We were recently introduced to the delicacy known as "Braised Enterovirus in Clay Pot", which led to an edifying discussion about the possible role of viruses in food processing. I never would have imagined that, just a few days later, Ori Tavor would send me a photograph of a menu offering "Sautéed Wild Bacteria."
The genesis of this mistranslation is easy to explain, since JUN1 菌 can refer both to bacteria, as in XI1JUN1 细菌 ("germ, bacterium"), and to fungi, as in YE3JUN1 野菌 ("wild mushrooms"), for which we have a nice, clear Cantonese recipe here.
We all eat plenty of foods that are produced through the action of bacteria, and our health depends on the presence of beneficial bacteria in the gut. Still, the idea of "Sautéed Wild Bacteria" does not sound very appetizing!
Appetizing or not, I'd rather eat some bacteria and take my chances than consume a virus, much less ingest arsenic. Yet precisely the latter is suggested on this menu from Changchun in the northeast of China (Jilin Province), where we read: "Mix Arsenic into a Pot of Curry."
The photograph (kindly supplied by Randy Alexander) is blurred, but I think that the corresponding Chinese probably says GA1LI2 HUO3GUO1 咖喱火锅 ("Curry Hotpot"). The only connection I can think of between curry and arsenic is the horrendous poisoning that took place in Wakayama, Japan back in 1998. Notable as that incident was, it is hard to see how it could account for the suggestion made on this menu. Randy tells me that this was the only strange translation on the menu and that it was the first item on the first page. If anyone happens to be in Changchun, you might ask the owners of the restaurant near Renmin Guangchang (People's Square) what gives.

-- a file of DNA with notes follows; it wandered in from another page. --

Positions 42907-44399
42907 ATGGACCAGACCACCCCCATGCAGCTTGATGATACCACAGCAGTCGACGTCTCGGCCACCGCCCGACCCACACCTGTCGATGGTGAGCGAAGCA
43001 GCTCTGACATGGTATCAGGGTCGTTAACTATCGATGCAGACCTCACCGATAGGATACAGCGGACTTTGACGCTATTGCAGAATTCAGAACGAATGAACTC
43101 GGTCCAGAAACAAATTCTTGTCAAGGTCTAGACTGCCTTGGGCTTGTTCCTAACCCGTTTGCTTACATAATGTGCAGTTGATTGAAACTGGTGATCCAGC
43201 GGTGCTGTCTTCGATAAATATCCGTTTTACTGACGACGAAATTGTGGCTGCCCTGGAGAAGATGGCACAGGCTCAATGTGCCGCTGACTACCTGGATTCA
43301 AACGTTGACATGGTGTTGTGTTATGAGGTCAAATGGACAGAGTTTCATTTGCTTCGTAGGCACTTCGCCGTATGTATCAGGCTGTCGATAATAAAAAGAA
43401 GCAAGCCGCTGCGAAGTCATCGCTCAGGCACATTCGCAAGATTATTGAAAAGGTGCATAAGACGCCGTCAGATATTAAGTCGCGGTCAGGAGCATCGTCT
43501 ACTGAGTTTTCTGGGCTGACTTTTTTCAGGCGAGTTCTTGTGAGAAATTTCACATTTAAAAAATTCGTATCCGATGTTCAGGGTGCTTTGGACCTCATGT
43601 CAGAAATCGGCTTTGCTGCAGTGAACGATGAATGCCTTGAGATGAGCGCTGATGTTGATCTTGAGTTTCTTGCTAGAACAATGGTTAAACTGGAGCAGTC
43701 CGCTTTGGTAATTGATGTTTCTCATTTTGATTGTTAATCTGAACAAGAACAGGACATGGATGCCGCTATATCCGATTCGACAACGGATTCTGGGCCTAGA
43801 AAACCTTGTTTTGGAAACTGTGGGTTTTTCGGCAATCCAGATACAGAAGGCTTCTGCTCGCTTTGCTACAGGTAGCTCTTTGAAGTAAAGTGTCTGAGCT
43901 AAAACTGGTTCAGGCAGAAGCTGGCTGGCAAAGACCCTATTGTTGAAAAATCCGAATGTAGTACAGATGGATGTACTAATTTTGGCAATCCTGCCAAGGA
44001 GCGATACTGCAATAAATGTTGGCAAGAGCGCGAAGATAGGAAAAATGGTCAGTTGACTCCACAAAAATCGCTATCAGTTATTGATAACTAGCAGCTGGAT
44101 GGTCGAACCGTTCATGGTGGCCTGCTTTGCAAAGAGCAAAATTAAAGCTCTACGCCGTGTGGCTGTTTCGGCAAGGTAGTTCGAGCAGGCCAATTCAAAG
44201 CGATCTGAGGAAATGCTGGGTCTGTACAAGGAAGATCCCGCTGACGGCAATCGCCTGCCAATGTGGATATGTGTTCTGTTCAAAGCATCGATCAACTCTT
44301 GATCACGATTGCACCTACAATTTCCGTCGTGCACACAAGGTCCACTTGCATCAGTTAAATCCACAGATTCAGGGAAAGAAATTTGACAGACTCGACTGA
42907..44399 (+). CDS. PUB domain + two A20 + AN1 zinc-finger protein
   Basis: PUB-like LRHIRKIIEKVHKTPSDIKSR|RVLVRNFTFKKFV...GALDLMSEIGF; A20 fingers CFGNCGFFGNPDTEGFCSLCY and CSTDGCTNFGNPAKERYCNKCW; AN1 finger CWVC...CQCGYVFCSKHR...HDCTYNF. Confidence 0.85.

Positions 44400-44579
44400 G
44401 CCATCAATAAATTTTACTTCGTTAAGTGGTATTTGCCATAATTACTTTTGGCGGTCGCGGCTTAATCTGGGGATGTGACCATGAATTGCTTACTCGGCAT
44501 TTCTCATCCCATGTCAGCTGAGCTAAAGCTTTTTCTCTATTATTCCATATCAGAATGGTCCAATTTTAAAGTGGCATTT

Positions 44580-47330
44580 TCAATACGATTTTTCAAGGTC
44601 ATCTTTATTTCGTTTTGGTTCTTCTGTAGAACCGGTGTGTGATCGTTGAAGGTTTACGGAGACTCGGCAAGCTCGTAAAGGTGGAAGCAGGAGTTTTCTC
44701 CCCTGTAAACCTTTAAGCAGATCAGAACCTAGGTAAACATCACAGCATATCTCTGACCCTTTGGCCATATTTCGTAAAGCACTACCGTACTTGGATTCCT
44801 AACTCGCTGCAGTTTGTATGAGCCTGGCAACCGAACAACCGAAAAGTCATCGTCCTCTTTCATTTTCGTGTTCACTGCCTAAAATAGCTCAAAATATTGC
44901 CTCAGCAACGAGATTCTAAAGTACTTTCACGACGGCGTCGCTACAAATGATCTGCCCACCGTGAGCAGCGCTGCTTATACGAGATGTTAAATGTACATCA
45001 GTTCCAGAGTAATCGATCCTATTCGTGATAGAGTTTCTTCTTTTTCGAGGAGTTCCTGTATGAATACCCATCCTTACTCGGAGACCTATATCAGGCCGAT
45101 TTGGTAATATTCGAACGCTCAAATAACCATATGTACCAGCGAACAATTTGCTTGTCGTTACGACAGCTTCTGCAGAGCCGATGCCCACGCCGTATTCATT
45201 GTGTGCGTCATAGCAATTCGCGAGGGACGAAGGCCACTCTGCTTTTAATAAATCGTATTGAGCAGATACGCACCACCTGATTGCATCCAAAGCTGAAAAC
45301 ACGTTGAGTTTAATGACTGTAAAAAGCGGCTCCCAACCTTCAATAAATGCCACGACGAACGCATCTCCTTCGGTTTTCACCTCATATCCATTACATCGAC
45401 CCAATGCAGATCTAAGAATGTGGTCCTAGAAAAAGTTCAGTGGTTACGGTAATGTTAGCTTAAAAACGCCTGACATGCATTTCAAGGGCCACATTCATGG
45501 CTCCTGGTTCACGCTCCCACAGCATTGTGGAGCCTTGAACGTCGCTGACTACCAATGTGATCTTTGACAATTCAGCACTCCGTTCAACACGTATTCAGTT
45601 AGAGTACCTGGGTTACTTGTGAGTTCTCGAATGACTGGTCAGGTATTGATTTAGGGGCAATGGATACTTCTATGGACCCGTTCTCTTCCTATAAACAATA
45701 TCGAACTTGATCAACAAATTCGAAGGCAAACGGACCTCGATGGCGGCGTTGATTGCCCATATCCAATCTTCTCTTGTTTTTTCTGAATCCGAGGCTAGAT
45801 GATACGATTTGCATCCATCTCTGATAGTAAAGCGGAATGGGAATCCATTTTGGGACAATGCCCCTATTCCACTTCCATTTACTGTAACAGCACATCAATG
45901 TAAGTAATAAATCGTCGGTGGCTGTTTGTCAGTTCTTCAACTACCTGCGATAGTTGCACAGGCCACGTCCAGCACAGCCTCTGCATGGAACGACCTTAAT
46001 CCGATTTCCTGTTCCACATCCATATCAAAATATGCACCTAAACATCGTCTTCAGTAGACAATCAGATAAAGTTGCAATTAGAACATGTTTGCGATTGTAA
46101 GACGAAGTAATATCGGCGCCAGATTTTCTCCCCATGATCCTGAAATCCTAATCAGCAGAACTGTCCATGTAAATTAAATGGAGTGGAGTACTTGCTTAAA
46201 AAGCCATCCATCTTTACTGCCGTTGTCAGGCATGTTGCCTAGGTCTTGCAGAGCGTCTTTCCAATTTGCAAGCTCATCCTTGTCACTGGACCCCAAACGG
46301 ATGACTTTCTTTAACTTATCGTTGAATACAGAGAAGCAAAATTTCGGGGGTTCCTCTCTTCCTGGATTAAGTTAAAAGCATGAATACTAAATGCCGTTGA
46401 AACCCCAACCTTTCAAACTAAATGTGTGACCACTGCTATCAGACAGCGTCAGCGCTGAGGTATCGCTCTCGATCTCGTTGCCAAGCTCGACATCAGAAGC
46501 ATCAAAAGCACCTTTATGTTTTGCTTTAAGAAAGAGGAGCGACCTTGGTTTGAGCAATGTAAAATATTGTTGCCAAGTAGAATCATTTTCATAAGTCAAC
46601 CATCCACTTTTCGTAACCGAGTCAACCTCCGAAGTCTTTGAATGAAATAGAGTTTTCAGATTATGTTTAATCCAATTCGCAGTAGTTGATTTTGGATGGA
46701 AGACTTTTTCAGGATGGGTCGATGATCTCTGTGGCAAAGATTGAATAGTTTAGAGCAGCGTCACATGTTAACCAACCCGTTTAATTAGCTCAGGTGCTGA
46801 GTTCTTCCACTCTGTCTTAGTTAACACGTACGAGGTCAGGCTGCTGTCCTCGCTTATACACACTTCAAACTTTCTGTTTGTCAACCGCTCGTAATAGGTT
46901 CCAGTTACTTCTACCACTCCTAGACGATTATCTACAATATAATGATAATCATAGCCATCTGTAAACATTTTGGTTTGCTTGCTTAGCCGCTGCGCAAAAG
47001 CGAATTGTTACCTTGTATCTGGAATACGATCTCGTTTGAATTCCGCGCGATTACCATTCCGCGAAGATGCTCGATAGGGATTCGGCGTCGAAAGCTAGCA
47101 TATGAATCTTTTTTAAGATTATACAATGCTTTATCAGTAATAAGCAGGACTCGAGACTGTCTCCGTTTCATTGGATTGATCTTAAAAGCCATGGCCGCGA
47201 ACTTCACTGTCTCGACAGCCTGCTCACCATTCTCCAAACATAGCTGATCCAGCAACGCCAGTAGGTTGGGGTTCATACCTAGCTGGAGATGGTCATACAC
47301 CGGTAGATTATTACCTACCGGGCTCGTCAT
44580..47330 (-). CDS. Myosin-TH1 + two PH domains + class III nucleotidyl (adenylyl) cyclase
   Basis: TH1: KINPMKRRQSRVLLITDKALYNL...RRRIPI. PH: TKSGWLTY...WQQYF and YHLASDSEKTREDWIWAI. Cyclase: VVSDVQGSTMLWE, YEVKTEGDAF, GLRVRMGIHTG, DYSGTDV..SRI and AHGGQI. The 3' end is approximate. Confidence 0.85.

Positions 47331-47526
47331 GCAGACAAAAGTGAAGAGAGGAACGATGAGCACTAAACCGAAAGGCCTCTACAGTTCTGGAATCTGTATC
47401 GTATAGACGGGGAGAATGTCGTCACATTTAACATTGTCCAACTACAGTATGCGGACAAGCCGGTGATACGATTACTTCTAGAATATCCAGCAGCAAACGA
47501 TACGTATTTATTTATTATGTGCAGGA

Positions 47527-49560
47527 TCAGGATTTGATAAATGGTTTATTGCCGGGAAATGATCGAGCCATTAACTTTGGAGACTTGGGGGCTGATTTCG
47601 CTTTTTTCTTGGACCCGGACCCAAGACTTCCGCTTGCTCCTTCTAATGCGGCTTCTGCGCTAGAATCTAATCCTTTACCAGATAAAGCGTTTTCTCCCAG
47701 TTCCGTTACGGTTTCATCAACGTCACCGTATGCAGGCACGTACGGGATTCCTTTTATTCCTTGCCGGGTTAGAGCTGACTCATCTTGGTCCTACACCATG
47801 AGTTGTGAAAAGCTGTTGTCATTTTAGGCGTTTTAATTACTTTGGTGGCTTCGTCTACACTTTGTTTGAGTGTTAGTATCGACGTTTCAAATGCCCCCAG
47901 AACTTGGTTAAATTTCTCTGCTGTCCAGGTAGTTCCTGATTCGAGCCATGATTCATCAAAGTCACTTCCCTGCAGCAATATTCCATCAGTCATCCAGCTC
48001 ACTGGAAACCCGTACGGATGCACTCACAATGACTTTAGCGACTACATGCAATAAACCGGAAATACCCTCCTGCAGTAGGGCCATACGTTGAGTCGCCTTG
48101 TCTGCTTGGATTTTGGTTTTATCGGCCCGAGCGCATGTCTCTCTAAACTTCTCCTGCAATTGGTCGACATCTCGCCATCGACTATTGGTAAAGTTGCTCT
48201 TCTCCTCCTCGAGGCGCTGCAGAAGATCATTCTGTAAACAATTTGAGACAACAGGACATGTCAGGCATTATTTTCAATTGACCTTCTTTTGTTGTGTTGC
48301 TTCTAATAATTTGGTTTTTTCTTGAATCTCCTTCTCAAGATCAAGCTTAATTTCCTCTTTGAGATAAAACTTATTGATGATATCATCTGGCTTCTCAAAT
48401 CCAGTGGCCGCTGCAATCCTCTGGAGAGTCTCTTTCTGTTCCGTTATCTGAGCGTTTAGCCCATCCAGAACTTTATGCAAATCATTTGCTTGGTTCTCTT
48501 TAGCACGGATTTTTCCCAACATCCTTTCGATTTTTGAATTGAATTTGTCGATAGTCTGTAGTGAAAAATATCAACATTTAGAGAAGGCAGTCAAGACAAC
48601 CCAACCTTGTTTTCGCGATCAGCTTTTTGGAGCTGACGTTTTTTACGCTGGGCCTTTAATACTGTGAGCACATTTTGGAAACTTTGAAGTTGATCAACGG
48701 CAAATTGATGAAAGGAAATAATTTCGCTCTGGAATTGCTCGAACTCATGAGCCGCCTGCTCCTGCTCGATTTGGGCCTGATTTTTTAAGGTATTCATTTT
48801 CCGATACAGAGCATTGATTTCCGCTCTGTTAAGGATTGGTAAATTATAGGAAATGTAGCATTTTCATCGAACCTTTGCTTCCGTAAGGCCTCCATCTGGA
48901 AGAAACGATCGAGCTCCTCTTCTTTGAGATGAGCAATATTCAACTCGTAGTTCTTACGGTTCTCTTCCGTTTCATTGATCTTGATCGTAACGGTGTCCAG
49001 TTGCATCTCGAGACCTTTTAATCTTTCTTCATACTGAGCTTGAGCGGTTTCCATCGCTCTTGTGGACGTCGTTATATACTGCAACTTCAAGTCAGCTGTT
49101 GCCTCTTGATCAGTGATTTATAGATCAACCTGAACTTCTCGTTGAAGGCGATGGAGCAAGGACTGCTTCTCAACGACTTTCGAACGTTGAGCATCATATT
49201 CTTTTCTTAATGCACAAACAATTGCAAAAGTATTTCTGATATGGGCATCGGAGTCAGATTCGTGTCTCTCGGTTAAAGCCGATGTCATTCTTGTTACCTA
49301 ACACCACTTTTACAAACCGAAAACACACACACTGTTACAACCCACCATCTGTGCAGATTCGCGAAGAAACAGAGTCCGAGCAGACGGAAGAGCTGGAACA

Finally, in these two shots of a menu taken at an eatery in Shanghai (click on pictures for larger versions),
the art of mistranslation is taken to new heights. If my life depended on it, I could probably explicate every single item on the menu, but I'll limit myself to a few of the most brilliant gems.
Wherever you see "sauced justice," that is for JIANG4ZHI1 ("sauce-juice," i.e., "sauce"). One that threw me for a loop at first is "and for sand's rice sheep but vinegars" for BA1SHA1MI3KE3CU4 巴沙米可醋, until I simply read it out quickly and realized that it must stand for "balsamic vinegar." The "wind" of Europe signifies European "style." But the ne plus ultra of this extraordinarily creative menu must go to "Buddhass human relatlons roast heef them" FO2LUO2LUN2SI1 KAO3NIU2ROU4 佛羅倫斯烤牛肉 for Bistecca alla Fiorentina. The rest of the items may, if you wish, be read as a new kind of loopy, daffy (SHABULENGDENGDE) poetry.